2021’s release schedule for films seems to be separated into two categories: movies that were delayed or pushed back from 2020 and movies that release under the radar and surprise greatly. Copshop is the latter. It has a star studded cast highlighted by: Gerard Butler, Frank Grillo, Alexis Louder, Toby Huss, Chad L. Coleman, and Ryan O’Nan. It’s in the cast where the movie really shines. It’s helped out by a great script full of snappy dialogue and tense, albeit muted until the conclusion, action. Kurt McLeod and Joe Carnahan took a story from Mark Williams and Carnahan also directs.

Here’s the official synopsis of Copshop.

Tearing through the Nevada desert in a bullet-ridden Crown Vic, wily con artist Teddy Murretto (Frank Grillo) hatches a desperate plan to hide out from lethal hitman Bob Viddick (Gerard Butler): He sucker-punches rookie officer Valerie Young (Alexis Louder) to get himself arrested and locked up in a small-town police station. Jail can’t protect Murretto for long, and Viddick schemes his own way into detention, biding his time in a nearby cell until he can complete his mission. When the arrival of a competing assassin (Toby Huss) ignites all-out mayhem, mounting threats force Viddick to get creative if he wants to finish the job and escape the explosive situation.

A Throwback To The 70’s With A Modern Touch

COPSHOP, (aka COP SHOP), Gerard Butler, 2021. © Briarcliff Entertainment / Courtesy Everett Collection

This very much felt like a classic 70’s style cop movie like Assault on Precinct 13 or Dirty Harry. Its grimy, dirty, and didn’t pull any punches. It doesn’t have a similar pacing to action films of today. These days, the action is more like John Wick or Fast and the Furious. There’s a lot of it, and you don’t really have time for the characters to breath. However, in Copshop, we get plenty of time before the shooting starts to get to know our characters. The premise leads you to believe one thing, and then you’re juked out by the end of the film. Along the way, the characters that interject themselves are just as good as our three main characters.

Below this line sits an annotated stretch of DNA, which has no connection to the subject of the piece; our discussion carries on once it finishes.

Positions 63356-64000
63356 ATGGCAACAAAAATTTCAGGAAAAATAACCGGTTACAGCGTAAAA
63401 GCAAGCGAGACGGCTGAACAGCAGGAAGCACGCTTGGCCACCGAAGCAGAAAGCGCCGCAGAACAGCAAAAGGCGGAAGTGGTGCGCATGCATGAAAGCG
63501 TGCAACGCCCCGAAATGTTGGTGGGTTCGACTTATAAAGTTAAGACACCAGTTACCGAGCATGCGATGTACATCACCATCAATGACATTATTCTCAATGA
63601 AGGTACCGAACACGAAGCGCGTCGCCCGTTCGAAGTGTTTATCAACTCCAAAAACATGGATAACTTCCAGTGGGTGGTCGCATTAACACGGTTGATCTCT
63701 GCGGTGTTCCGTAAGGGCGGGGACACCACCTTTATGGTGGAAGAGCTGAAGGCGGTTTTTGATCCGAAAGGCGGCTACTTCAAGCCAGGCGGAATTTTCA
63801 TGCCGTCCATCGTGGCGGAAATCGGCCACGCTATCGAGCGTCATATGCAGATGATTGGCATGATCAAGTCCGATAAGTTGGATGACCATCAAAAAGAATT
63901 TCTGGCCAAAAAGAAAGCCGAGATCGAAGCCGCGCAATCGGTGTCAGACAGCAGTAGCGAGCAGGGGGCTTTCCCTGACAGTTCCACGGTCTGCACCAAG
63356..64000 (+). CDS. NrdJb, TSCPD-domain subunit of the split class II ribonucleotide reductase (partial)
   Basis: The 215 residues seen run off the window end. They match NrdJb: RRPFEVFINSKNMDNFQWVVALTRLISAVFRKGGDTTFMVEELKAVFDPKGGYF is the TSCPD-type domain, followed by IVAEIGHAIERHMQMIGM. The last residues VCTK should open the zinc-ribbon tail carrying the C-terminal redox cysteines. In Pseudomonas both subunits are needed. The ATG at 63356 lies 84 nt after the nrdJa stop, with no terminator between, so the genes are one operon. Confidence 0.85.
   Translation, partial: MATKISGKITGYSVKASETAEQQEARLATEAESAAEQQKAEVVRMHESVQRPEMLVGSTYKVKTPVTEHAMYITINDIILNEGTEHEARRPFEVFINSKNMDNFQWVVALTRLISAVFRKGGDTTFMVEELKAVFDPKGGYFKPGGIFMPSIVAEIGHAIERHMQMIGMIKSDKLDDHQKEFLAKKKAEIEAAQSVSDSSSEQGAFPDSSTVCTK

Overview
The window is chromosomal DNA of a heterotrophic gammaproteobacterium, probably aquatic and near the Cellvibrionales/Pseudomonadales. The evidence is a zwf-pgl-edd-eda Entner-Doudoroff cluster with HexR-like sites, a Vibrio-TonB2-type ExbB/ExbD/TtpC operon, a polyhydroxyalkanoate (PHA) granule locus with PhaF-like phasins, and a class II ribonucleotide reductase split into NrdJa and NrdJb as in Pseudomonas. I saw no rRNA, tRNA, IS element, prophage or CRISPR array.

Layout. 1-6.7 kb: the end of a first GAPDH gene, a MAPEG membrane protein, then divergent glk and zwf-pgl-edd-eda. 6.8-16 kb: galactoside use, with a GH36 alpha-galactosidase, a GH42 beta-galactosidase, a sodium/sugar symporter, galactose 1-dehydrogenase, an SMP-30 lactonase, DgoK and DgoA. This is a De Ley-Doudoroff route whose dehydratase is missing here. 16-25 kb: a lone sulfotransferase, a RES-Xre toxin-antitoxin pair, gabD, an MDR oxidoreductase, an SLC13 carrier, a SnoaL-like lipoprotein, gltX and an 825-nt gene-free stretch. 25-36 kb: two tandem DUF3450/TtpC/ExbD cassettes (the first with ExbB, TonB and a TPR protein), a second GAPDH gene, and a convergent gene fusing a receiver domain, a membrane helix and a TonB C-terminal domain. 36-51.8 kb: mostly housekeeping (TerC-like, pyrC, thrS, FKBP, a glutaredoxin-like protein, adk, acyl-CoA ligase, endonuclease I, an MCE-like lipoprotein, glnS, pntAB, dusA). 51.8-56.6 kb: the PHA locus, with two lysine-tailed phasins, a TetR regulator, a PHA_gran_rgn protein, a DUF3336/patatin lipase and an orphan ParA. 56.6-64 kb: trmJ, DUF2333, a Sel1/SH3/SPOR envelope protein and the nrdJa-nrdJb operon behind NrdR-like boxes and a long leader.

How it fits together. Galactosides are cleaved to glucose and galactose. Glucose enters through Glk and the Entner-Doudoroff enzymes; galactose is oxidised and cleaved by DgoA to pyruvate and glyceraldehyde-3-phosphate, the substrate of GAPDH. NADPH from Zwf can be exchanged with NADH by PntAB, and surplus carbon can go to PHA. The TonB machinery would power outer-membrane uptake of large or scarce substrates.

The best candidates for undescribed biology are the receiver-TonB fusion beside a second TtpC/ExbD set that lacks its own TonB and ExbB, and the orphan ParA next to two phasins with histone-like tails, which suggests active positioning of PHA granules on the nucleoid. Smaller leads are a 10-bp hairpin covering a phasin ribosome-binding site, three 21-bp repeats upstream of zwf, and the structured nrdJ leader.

As for the performances, we’ll talk about Grillo and Butler first. These two are the stars attached to the movie. Butler is entering what I would like to call the Charles Bronson portion of his career. He’s not quite the elder statesman that Bronson was, but he’s making some of his best work of late. He’s the perfect man for this role, where the script is seemingly flipped between him and Grillo. Grillo usually plays the big bad opposite our hero. This time, both guys are pretty scummy individuals that are just charming enough to make you not hate them.

It’s the dynamic between the two of them and Louder that really makes this movie special though. Louder’s turn as Valerie in this movie is star-making and completely awesome. She’s the real hero of the film, and the one that drives all the action. Her decisions make the movie what it is.

Some Of The Other Performances In The Film

The best of the ancillary characters in the film goes to Toby Huss though. His performance as Anthony “Tony” Lamb is where the film transitions from a thriller/pulpy film to an all-out actioner. He’s hilarious, he sings, he acts like a cartoon character and it all works. My favorite scene in the movie is when “Tony” is trying to get Valerie to open a vault door to get to Teddy. The interaction between the four characters makes the whole movie, including Huss singing, poorly.

It’s scenes like this one and others that set Copshop apart from the crowded action field. A lot of movies set out to recreate the balls-out action of John Wick. While that works for a lot of films, Copshop benefits from a slower pace, and more character building than your average action film.

It does have that all out action that you’re searching for, but the path to it, is more satisfying and star-making than you’d think.

Some Slightly Head-Scratching Choices Though

There are a few points in regards to Copshop that didn’t make as much sense though. We have an ending full of bullets and action, but there is a moment, without spoiling anything, that comes somewhat out of nowhere. A character returns and makes their entrance, but isn’t really given any other explanation. It doesn’t really affect the outcome of the movie and it doesn’t really change how you should feel about it, but it does come out of nowhere.

Other than that, the “frame” at the end of the film that’s supposed to set up how our two final characters are after one-another, also makes little in the way of sense, because it involves highjacking an ambulance as the patient. The rest of the complaints that one could have with this movie fall under the “suspension of disbelief” category and just normal movie logic from certain characters.

These critiques don’t take away from the fun and action of Copshop though. It’s a star-making performance from Alexis Louder that should get her more action roles as the lead. This movie might be billed under the star power of Gerard Butler and Frank Grillo, but she’s the true winner of the film.

If you’re in need of an action flick to watch this weekend or just to take your mind off things, Copshop might end up being one of the best of 2021. Copshop is in theaters right now.

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